Of course, Macedonia Missionary Baptist might have avoided the constitutional problem altogether had its name been, say, the Church of Playa Giron. Miraculously, Odio always seems to find a way to help an organization affiliated with the Bay of Pigs invasion. Half a dozen groups with connections to the failed effort to topple Fidel Castro collected city checks in the last three years. Brigade 2506, the Bay of Pigs Veterans Association, and the Mothers, Sisters, Wives, and Daughters of Bay of Pigs Veterans all received checks, the last group collecting $1000 every year for its fundraising luncheons.
Former Cuban political prisoners also have been well represented in the Odio checkbook. The Federacion Mundial de Ex-Presos Politicos Cubanos, for instance, received a $4500 "contribution" in November 1994. In 1993 the city purchased a table at a banquet in honor of former prisoner Polita Grau, one of the organizers of the early-Sixties Pedro Pan children's refugee movement. The Pedro Pan Foundation itself collected a $4500 donation in 1994.
When making those tough decisions about which groups will receive taxpayer money, Odio can draw on the expertise of his able staff. As an example, in February of this year he spent $600 on a table at a Facts About Cuban Exiles banquet. The chairman of the awards dinner committee was Carlos Migoya, husband of Odio's chief of staff, Christina Cuervo. In a pinch, Odio can turn to his own family for guidance. In mid-1995, for instance, he authorized a check for $1000 to the Associacion de Ex-Presos y Combatientes Politicos Cubanos. The paperwork accompanying the check provides no explanation other than that it was requested by De Yurre, nor is there any documentation of what the group did with the money. But the manager's mother, Sara Odio, is a member of the association.
All on his own Odio has found money for the Cuban American National Foundation (CANF). He openly and proudly supports the Foundation's crusade to liberate Cuba from communism, and Foundation chairman Jorge Mas Canosa is a close friend. From January 1993 through April 1996, Odio authorized the purchase of more than 50 pricey seats at CANF "gala dinners" and other events. Total cost: $11,500.
Some CANF donations have been less obvious -- but no less gracious -- than others. This past March, for example, Odio saw to it that the city was a "Gold Sponsor" of a charity art auction at the Hotel Inter-Continental. According to the check stub, the $4000 was an "international cancer and AIDS donation." Examination of other paperwork reveals that the International Cancer and AIDS Research Foundation did in fact benefit from the sponsorship. Further examination reveals that a "joint" beneficiary was CANF.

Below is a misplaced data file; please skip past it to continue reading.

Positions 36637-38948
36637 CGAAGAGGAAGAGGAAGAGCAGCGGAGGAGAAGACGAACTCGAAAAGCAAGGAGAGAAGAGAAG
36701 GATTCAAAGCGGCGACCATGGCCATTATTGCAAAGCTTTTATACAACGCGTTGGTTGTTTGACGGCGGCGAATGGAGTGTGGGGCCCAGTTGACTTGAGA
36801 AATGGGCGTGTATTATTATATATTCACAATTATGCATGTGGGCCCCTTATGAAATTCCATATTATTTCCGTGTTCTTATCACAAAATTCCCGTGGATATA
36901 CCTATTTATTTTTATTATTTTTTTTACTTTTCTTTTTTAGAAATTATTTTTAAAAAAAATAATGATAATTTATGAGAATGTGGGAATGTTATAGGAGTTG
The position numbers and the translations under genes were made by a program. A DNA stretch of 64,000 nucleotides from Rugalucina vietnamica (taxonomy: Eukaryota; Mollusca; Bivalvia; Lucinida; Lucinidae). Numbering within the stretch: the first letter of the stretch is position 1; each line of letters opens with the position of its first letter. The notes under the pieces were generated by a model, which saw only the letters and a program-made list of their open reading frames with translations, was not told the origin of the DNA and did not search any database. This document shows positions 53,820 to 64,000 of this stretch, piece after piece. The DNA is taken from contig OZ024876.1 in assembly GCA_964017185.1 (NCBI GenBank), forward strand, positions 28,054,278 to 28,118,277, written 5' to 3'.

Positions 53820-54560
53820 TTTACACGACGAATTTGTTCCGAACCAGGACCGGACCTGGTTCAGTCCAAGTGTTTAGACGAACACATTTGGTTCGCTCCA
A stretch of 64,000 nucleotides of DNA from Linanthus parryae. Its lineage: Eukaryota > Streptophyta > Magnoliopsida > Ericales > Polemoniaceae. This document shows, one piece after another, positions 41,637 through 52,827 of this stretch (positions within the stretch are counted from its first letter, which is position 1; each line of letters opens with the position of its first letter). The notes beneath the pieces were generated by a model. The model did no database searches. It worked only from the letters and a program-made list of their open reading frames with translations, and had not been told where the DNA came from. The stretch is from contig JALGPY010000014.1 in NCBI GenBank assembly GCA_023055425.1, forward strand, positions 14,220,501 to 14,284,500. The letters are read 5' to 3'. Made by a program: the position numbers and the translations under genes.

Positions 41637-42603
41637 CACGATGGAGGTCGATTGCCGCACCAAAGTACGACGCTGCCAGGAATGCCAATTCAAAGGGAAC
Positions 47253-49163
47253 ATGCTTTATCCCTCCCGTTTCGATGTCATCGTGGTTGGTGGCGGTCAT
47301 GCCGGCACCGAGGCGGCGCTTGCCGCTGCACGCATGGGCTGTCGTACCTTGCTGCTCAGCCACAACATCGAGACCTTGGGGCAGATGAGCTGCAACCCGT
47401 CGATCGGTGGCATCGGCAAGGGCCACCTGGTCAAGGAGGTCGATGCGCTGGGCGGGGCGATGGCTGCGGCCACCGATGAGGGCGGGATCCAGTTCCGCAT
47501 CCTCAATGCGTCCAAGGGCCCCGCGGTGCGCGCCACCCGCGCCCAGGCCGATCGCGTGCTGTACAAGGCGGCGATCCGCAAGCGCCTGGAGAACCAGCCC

Odio also supports the arts by buying tickets -- lots of tickets -- to top cultural events. According to city records, he purchased 50 tickets for an "event" at the Manuel Artime Theater "to be distributed to senior citizens"; 100 tickets for a "Tributo a Bolito Landa" at Teatro Marti in October 1993; 200 tickets for the Brigade 2506 annual "musical event"; and more. Last year Rita Maria Rivero received a $1000 check from the city for 100 tickets to "Cuba, Su Musica y Sus Interpretes" at Miami Senior High.
While there is nothing new about top government officials receiving tickets to concerts or sporting events, it is unusual -- and an indication of Odio's imaginativeness -- for them to actually pay for the tickets. "We don't buy tickets for anything," says Fort Lauderdale Mayor Jim Naugle. "We get in free to Oriole games at Fort Lauderdale Stadium, but that's our stadium. But as far as us buying tickets, especially large quantities of tickets -- for anything -- I've never heard of that happening."
That's probably because Naugle holds office in a city where the manager simply can't come close to matching Odio's creative genius for spending public money. "The city manager can spend up to $10,000 in Fort Lauderdale," notes Terry Sharp, budget director of Broward's largest city. "He has it so that as the full-time chief executive officer of the organization he has the flexibility to address issues as they come up between commission meetings. He doesn't have to wait to act."